My choice is the third alternative.
Suppose you play a game with the rule that "forgotten privileges are lost", then that game might be less fun. So, in such games it would be good to make the previous(/next) players to remember their privileges.
If it will be a problem with the "forgotten privileges are lost" rule, then that game might probably be bad designed. Such a bad design can usually be easily fixed, using pen and paper.
On the other hand, any rule where "forgotten privileges are NOT lost", might still be worse than the lost rule, depending on the situation. So, there should be a third alternative:
- At least as long as no privilege is forgotten and no pen and paper are used, pay attention to the previous(/next) players and remind them of their privileges.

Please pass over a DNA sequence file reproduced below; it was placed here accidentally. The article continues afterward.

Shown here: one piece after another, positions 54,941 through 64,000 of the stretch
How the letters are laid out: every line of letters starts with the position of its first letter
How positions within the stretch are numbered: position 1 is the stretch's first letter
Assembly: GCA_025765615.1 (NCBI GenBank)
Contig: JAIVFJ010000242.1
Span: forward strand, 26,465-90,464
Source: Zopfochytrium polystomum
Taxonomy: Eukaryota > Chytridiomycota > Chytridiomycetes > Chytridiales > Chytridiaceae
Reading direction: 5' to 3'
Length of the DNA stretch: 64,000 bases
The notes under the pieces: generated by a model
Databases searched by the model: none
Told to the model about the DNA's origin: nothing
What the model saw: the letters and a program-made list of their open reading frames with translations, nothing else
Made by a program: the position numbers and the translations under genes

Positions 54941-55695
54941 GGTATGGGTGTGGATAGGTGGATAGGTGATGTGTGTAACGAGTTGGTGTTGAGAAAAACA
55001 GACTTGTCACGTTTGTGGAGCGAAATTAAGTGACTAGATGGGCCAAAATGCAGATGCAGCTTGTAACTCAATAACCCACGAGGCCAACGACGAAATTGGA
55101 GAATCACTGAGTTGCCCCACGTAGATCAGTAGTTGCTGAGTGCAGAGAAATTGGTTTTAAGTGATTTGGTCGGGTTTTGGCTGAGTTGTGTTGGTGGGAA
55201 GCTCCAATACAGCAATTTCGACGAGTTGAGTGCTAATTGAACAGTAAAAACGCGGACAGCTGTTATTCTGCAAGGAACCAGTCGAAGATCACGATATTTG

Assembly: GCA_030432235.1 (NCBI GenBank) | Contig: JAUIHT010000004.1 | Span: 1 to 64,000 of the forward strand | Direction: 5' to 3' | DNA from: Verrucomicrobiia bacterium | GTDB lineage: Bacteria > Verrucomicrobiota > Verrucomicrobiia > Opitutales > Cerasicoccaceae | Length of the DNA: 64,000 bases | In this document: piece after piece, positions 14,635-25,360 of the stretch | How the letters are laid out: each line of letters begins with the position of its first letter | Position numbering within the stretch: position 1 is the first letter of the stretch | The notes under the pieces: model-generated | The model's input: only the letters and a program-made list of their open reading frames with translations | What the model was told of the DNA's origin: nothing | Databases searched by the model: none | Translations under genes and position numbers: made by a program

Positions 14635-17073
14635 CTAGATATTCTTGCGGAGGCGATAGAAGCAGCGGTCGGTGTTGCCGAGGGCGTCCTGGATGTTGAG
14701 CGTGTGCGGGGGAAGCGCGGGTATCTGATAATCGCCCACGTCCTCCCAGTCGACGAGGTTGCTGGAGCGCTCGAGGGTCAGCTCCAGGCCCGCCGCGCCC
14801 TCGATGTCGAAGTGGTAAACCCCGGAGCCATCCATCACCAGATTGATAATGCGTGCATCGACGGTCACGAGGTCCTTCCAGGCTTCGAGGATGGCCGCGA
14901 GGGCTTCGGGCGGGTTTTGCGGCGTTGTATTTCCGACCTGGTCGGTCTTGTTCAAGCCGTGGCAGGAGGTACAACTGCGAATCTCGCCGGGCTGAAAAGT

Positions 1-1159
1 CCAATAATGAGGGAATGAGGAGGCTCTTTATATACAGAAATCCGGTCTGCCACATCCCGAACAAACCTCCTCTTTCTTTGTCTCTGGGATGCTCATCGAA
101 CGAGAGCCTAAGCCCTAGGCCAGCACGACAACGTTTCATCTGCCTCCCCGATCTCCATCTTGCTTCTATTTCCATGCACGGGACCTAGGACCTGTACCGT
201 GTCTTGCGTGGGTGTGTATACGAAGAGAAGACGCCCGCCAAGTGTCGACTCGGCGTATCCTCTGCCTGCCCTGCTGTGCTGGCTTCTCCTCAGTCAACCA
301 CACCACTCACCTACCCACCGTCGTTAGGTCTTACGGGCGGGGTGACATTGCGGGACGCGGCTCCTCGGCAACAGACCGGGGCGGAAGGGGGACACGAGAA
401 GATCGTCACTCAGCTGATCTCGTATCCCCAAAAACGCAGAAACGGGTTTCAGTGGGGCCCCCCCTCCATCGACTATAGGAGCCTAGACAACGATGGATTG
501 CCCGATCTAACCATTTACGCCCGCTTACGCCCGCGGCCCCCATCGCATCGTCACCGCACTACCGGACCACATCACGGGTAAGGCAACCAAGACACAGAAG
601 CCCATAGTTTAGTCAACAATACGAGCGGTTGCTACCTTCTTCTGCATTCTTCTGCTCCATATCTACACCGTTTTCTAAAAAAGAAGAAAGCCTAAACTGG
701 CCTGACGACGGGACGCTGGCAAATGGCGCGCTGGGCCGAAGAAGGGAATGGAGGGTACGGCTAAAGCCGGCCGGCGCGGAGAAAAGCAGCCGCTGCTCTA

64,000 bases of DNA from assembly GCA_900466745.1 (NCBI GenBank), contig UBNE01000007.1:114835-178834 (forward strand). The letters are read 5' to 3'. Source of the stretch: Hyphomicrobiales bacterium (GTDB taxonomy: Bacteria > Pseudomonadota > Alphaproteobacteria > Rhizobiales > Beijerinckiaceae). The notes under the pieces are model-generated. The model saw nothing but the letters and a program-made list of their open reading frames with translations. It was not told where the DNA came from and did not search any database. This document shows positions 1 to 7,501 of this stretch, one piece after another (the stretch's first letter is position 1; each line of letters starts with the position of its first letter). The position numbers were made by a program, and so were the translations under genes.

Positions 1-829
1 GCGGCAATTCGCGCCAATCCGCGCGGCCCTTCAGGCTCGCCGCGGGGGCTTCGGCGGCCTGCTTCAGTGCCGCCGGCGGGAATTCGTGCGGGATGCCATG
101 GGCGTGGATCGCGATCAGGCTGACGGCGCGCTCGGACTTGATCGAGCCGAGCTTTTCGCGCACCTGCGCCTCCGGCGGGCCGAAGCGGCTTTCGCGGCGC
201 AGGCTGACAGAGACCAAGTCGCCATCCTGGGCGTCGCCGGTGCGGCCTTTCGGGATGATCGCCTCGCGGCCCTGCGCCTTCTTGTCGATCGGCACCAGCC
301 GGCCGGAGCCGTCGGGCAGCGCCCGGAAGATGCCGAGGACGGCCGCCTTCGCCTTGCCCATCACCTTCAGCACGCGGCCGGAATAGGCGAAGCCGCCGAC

- First time any privilege is forgotten should go with the rule "forgotten privileges are NOT lost".
- Any time, a player forgets a privilege again, it should be lost. So, the general usage of pen and paper (for at least that player) should be established after the first time.
Dependent on the type of game, it is very irritating and therefore suboptimal to pay attention to the previous player: Oneself has to be reminded whenever it is the previous player's turn, and one cannot think about the own turn while paying attention to the previous player. So, at least in that case, it will be better to pay attention to the next player's turn instead. To do this is actually contra-intuitive, because one's stress is gone when the own turn ends; so, this has to be trained and secured by observing the observer: pay attention that the next player pays attention. If this is too bothersome, remember that pen and paper might be good alternatives to minimize the needed attention span.